David Hearn turned 35 on Tuesday, hardly an age when he’d be falling apart physically, but one at which he has learned from experience, including the importance of taking time off, which he’s doing now before getting into the meat of the PGA Tour season.
After last playing the FedEx St. Jude Classic in early June, the plan right now is for Hearn to return to the tour for the Greenbrier Classic the first week of July, followed the next week by the John Deere Classic, where he lost in a playoff last year.
After that, he’ll play the RBC Canadian Open at Royal Montreal July 24-27.
Those are the solid events, but it stands to reason that he’d like to play his way into the WGC-Bridgestone Invitational, the British Open and the PGA Championship, which he hasn’t done yet, before the FedEx Cup playoffs finish off the season.
“I’ve got a few balls in the air with those majors and World Golf Championships, but I’ll be able to adjust my schedule a little bit if I start to get into some of those bigger events,” said Hearn.
“That’s why I’m kind of taking a little bit of time off the next couple of weeks to kind of be ready for the big events that are coming up,” he added.
“I just need to make sure I keep playing well to get into some of those events. After the PGA Championship, I’ll be looking forward to the FedEx Cup playoffs, so I think a good break right now is going to really help me going forward into a lot of those big events coming up,” he said.
It isn’t a longshot that Hearn will get into those big events. So far, he’s compiled three top-10 finishes this season, the most recent an impressive tie for sixth at last month’s Players Championship.
Still gunning for his first win on tour, one of Hearn’s stated goals this year is to make it all the way through to the Tour Championship and he’s on course to at least start that mission since he’s 64th on the FedEx Cup standings.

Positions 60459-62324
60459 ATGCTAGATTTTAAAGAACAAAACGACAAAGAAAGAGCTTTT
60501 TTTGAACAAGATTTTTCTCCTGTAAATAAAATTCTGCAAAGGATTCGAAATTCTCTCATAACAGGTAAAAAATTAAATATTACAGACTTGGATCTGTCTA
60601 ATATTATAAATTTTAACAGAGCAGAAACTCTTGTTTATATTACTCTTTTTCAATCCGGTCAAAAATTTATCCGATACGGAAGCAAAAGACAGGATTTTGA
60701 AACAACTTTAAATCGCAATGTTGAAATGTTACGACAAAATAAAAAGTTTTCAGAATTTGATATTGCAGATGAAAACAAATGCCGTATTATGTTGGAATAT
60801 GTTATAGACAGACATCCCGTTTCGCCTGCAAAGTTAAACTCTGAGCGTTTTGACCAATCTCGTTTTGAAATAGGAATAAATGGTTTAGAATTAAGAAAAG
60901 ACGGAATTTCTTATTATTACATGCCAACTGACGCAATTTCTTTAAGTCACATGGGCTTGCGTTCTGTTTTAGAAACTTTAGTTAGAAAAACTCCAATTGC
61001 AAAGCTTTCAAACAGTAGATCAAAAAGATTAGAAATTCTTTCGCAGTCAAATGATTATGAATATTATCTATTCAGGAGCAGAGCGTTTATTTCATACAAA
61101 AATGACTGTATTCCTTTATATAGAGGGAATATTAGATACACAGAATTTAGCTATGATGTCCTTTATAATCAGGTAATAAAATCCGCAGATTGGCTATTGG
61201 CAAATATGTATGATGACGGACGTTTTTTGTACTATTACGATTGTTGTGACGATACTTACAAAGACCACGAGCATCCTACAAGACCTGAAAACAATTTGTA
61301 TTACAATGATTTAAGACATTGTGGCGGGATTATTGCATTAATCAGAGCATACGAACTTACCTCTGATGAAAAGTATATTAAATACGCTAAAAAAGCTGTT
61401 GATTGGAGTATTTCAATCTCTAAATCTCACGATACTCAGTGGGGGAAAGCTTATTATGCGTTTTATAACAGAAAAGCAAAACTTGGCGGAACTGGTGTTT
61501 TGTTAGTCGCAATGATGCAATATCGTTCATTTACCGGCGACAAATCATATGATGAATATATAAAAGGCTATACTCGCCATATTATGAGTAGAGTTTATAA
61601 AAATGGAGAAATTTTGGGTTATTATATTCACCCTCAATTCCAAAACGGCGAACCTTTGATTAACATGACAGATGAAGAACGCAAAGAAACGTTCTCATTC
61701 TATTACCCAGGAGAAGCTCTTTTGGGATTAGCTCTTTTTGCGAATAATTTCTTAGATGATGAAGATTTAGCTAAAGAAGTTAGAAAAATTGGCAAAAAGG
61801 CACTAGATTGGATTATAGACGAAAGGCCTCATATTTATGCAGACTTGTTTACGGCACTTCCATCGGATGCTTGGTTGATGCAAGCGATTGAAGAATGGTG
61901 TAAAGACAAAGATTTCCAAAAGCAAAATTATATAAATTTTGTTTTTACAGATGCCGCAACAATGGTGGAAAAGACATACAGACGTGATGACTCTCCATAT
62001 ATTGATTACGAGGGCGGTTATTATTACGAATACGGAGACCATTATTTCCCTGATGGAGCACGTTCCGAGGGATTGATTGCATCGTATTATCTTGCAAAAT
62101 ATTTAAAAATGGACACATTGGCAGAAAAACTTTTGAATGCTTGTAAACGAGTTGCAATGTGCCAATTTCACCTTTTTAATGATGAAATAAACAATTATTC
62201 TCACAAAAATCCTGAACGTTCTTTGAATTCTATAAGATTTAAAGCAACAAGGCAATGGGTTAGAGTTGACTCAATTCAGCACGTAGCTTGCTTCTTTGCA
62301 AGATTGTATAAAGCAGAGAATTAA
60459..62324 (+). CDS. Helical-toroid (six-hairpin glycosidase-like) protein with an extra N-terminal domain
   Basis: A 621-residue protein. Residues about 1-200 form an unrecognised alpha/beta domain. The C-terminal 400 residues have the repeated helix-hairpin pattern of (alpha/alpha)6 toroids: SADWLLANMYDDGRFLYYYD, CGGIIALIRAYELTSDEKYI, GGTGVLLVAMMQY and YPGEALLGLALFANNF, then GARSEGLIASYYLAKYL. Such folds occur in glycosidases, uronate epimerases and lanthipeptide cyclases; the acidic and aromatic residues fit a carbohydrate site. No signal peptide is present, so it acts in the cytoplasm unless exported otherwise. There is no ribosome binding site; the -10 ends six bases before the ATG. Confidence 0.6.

He’s also ranked 90th in the world, so he’s in a position to strategically take some time off.
“When I was a little younger and on tour, you feel like you can just play all the time,” he said, adding that quantity of tournaments played may affect quality of play.
“I think I’ve gotten a lot better at setting my schedule out, giving myself some breaks when I need them, so that when I do play, I feel like I’m ready to compete each and every week that I do tee it up,” he said.
“I’ve been on tour enough years now that I’ve gotten more patient with my golf and I know that there’s so many more opportunities in front of me, especially with the majors and the RBC Canadian Open coming up and the FedEx Cup playoffs coming up,” said Hearn.
“I’ve definitely got a lot of big events to look forward to this summer and I’m definitely in a position now in my career where I know I can get into those events and compete more,” he added.
Naturally, one event that won’t fall off the schedule is the Canadian Open, which will be played on a golf course that Hearn has never played.
“I’ve heard so many good things over the years from other players that have been there. I’ve talked to Mike Weir about his experience there and the Presidents Cup and Canadian Open,” said Hearn.
“”It’s the kind of course, from my understanding, that keeping the ball in play off the tee is going to be at a premium and that’s something that my game is well-suited for. Everything I’ve heard about the course is outstanding,” he said.
“I think it’s going to be a real treat to play one of North America’s oldest courses,” said Hearn.